3 Ways to Help Patients Struggling with Body Image Issues

ways to help patients with body image issuesBody-image issues have become increasingly prevalent in our image and diet-obsessed culture. As clinicians, it can be difficult to know how to help patients who are struggling with body-shame and poor self-image.

Body-image issues are complex and often have developed over a long period of time; therefore it makes sense that the transition to body-neutrality (or for some body-love) can take time.

The following are three simple strategies for starting to help patients who are struggling with their body image.

1. Help them to become aware of their negative body-thoughts and shift focus to more neutral or positive thoughts.

Help your patient to start to pay attention to the unhelpful thoughts that they are having about their body and the subsequent feelings that emerge. For instance, you could have patients visualize themselves in front of a mirror and share what thoughts typically come up for them. Explain to them that just because you have a thought, does not mean that it is true. Even if they believe that a thought is true, you can explore with them whether it is helpful or unhelpful.

After your patient has spent some time simply noticing his/her negative body-image thoughts, you can work with him or her to shift focus onto more helpful thoughts. For example, if your client says that she often has the thought, “My legs are so huge and disgusting,” you could encourage her to use a more neutral statement such as, “My legs help me to get places that I want to go.”

2. Ask them what they feel that having “an ideal body,” would bring them.

People do not want to have a “thin body,” on a dessert island. Rather, people often idealize “thinness or leanness,” because of what they believe it will bring them. For instance, diet-culture teaches us that thinness will bring “happiness, self-worth, love.” However, the reality is that people of all shapes and sizes find joy, self-confidence and love, everyday.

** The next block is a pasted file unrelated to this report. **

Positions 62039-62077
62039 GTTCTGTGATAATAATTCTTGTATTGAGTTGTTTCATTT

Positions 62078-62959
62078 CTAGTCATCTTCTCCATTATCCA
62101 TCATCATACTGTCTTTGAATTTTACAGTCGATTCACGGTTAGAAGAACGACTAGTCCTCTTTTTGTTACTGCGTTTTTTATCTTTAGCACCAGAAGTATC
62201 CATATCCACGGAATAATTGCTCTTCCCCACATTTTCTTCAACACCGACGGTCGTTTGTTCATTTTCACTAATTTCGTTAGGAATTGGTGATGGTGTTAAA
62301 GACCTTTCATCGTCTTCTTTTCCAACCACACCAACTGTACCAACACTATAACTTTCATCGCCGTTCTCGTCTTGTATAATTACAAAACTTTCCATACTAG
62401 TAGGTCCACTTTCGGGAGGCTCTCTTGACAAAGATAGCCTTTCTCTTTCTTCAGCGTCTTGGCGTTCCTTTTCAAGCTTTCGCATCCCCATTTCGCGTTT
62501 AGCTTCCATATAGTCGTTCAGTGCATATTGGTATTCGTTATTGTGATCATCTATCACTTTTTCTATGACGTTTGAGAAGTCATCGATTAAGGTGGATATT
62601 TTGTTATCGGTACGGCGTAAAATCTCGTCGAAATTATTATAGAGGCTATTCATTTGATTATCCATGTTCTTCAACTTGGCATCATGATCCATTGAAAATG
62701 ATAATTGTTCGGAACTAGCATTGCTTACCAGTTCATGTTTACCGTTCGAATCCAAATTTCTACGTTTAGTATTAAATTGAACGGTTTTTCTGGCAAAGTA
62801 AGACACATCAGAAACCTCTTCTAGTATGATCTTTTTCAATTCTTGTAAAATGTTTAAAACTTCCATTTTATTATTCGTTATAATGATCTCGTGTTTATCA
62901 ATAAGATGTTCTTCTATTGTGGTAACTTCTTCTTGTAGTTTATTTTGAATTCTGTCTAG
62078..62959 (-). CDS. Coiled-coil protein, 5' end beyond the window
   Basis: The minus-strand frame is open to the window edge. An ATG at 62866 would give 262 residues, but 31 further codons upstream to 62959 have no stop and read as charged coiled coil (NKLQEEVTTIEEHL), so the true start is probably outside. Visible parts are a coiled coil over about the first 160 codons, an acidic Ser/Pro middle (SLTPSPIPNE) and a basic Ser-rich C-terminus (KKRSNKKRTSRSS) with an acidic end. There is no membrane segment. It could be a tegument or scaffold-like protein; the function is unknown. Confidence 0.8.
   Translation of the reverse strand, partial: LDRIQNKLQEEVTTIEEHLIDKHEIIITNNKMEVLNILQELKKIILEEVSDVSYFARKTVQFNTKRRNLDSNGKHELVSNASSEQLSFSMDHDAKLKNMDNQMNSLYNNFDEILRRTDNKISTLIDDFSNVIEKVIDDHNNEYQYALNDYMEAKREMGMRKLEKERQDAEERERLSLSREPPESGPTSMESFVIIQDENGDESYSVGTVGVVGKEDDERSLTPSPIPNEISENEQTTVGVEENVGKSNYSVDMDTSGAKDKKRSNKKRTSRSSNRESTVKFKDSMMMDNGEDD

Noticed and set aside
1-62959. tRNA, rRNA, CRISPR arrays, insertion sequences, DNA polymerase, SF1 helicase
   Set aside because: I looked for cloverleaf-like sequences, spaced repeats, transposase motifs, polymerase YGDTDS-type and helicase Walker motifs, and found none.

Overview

While, weight-discrimination and fat-phobia is a real issue, we are unable to control our external circumstances by attempting to control our weight.

Typically, the reason behind the pursuit of a certain body type is subconscious. Therefore, it can be helpful to explore with patients what they think having “an ideal body,” would bring them. For instance, do they believe that it would help them to find love or feel happier? Then, you can assist them in exploring how they can begin to pursue that desire, in the body that they have now.

3. When they are having a “bad body image day,” explore what else might be bothering them.

Often it is easier for clients to focus on what they dislike about their bodies, then the real issues that their body-hatred may be masking. For instance, it may feel more comfortable for a client to talk about hating her stomach, then to think about how a recent breakup left her feeling unworthy and depressed. When a client is struggling with a “bad body image day,” explore with her other things in her life that are causing stress and anxiety.

Then, you can help  clients to actually address the issues that are projecting onto their bodies. It’s also important to acknowledge that it is normal to experience “bad body image days.” When patients falls into a spiral of negative-body thoughts, it can be helpful for them to view this spiral as an important signal that something else in their lives is bothering them and may need to be addressed.

Reflect on Your Own Views

Lastly, as a clinician, it is critical that you are aware of your own views towards your body, as well as any biases that you may have on the basis of an individual’s weight. We live in a society that is steeped with fat-phobia and weight-bias; therefore it is critical that you do your own work regarding any internalized weight-bias that you may have.

If you are struggling with internalized fat-phobia, it might be helpful to seek out further support in this area. I would also recommend checking out the books “Health at Every Size” and “Body Respectby Dr. Linda Bacon.

It is critical that you address any issues that you may have surrounding your own body, as we cannot take clients further than we ourselves have gone.  Together, we can spread the message that there is hope and healing for those who are struggling with body image issues.

Our patients can let go of their struggle with body image and get their lives back. They deserve to live a full life, one that is free from body-obsession and hatred.


Kasia Bialasiewicz/Bigstock

3 Ways to Help Patients Struggling with Body Image Issues

Jennifer Rollin, MSW, LCSW-C

Jennifer Rollin, MSW, LCSW-C is a therapist in private practice in Rockville, Maryland, specializing in working with teens and adults struggling with eating disorders, body-image issues, anxiety, and depression. She writes for The Huffington Post and Psychology Today. Connect with Jennifer at


APA Reference
Rollin, J. (2016). 3 Ways to Help Patients Struggling with Body Image Issues. Psych Central. Retrieved on September 18, 2020, from


Scientifically Reviewed
Last updated: 27 Aug 2016
Last reviewed: By John M. Grohol, Psy.D. on 27 Aug 2016
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